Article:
I was reading a very absorbing leaflet about what seemed to be a very good health supplement. It explained what the supplement contained, how totally natural and safe it was, how exactly it worked, why, the research evidence available; it was totally honest and completely professional in tone - all in all it was a great product and a superb piece of branding. Then, suddenly, it said on the last page "lucky draw - win a holiday to Goa". Made me wonder about everything I had read and thought so far. A potential-to-win brand with a totally un confident brand owner!
There is a disturbing trend of marketers of all hues, across all categories, to offer all manner of sops, almost all of the time, to get consumers to buy their products. Disturbing, because the dominant marketing logic of the day seems to be that when there is a slow growing top line, nuke the consumer with offers he cannot refuse, and buy sales. At what cost? How sustainable is this? Is there any fundamental strengthening of the bond with the consumer or of the company's sales getting ability as a result of this? Or is it about "meet this quarter's target and we shall see about tomorrow"? Is that why it is really hard to shut off promotional freebies to consumers? Because the sales graph will drop? So which is better, and for whom? Growth on the top line, but with lower effective margins, and worse still with a disproportionate emphasis of management time and energy on things that do not strengthen sales getting ability for the future? Or very slow growth on the top line, confronting of reality on why this is so, and figuring out how to deal with it?
There is another disconnect. CEOs spend a lot of time talking about the brand, and brand building, in hallowed tones. Why then do they reward "purchased sales"? And approve budgets for the same, without asking what the end game is? The unstated view seems to be that brand building is a nice, comforting ritual to indulge in, a bit like prayer; but it would be foolish to assume that brand power can and will result in sales. Sales, it seems, march to the beat of their own drummer. So consumers, in this scheme of management thinking, do not choose between the performance or personality of your brand over your competitor; they choose between the tickets to Singapore and the gold coins in the pack. The logical question is "why bother with striving for superior products and brand building at all"? Strong brands are supposed to be able to command or demand price premiums from consumers. If marketers believe that they cannot even sustain their marked prices and be attractive to consumers, what is the logic for brand building effort and expenditure? Why not shut off the advertising budget altogether? What purpose is it serving, if the battleground is not about brand appeal?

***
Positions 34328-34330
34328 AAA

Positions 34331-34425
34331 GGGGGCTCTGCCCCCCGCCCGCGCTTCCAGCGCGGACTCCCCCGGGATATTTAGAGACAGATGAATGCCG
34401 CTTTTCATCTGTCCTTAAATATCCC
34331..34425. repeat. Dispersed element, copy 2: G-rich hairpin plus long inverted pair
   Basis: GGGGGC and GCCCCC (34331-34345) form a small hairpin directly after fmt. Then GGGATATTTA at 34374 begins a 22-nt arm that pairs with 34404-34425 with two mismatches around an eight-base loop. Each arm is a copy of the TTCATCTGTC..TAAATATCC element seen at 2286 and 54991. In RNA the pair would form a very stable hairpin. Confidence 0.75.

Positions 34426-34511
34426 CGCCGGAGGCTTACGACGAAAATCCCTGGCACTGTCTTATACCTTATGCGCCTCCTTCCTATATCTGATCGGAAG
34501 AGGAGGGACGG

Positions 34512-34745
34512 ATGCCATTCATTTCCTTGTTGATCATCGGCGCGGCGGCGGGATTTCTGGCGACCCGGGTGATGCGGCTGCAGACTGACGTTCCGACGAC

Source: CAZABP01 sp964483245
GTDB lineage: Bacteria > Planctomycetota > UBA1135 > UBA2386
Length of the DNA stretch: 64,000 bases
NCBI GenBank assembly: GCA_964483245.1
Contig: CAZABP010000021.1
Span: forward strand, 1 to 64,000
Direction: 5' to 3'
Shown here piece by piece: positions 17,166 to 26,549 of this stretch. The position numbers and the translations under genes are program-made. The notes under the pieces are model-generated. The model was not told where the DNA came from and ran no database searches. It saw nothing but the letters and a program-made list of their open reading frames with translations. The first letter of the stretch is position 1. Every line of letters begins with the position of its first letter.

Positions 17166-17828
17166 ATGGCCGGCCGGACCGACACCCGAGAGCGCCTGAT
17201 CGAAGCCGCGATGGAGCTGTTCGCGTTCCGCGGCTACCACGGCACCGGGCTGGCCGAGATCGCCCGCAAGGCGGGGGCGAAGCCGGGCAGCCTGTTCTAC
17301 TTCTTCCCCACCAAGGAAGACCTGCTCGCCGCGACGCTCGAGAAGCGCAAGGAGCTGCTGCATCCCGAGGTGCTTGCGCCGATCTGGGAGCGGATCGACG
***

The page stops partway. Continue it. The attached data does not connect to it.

It is even more disturbing that we are raising a whole generation of customers on price offs and promotions, and signaling to them that other than the 'deal' on offer, on all other counts there is no reason to buy one over the other. As Shiv Kumar, an anthropologist, pointed out at a retail conference, the consumer is a dynamic participant in the marketing game, not a passive 'done to' recipient. He or she is also learning how to play the game. They know that bargains are being made and bargain hunting is the right behaviour. A favourite theme at most marketing conferences is to discuss the "new consumer". The totally brand promiscuous behaviour, the extreme price sensitivity, the demand of wanting the moon but not willing to pay for it. Guess why? Guess who made them that way. Supplier conduct, I am afraid, is the culprit.
I have no problem with the idea of promotions . I just think they need to be thought through in terms of whether they are adding value to the brand, or, to pick an even more modest objective, are they even vaguely in line with the brand proposition and personality? The health supplement that I talked about could have offered a spa for a few days, free medical consultations with experts, a yoga DVD. But even so, I cannot escape the niggling doubt that I am a less valuable customer if my sale was bought for thirty pieces of silver, than if I were convinced that my health would improve if I used the supplement. I vote that quality of resultant increase in market share or sales be the benchmark against which to approve any promotion budgets. Quality being defined as the right kind of customers in terms of profile (i.e. that which is written as the target market for whom you have chosen to compete, in your business strategy document), and with a reasonable probability of converting to regular buyers in case of a frequent repeat purchase item, and a reasonable probability to give you the inside track at the next point of purchase, if you are a consumer durable.
I think this whole business of using promotions as the main sales getting tool is symptomatic of a deeper malaise. It is a part of not knowing how to cope in the era of competition that is just dawning, where the answer to the most fundamental question "why buy me and not someone else" is not easy to create. So we are picking the easy path of unprofitable, unsustainable, low consumer quality sales growth. Market leaders can, and do, play this game far longer. But if you are number two, it makes sense to not play by his rules, but to seriously think "brand proposition".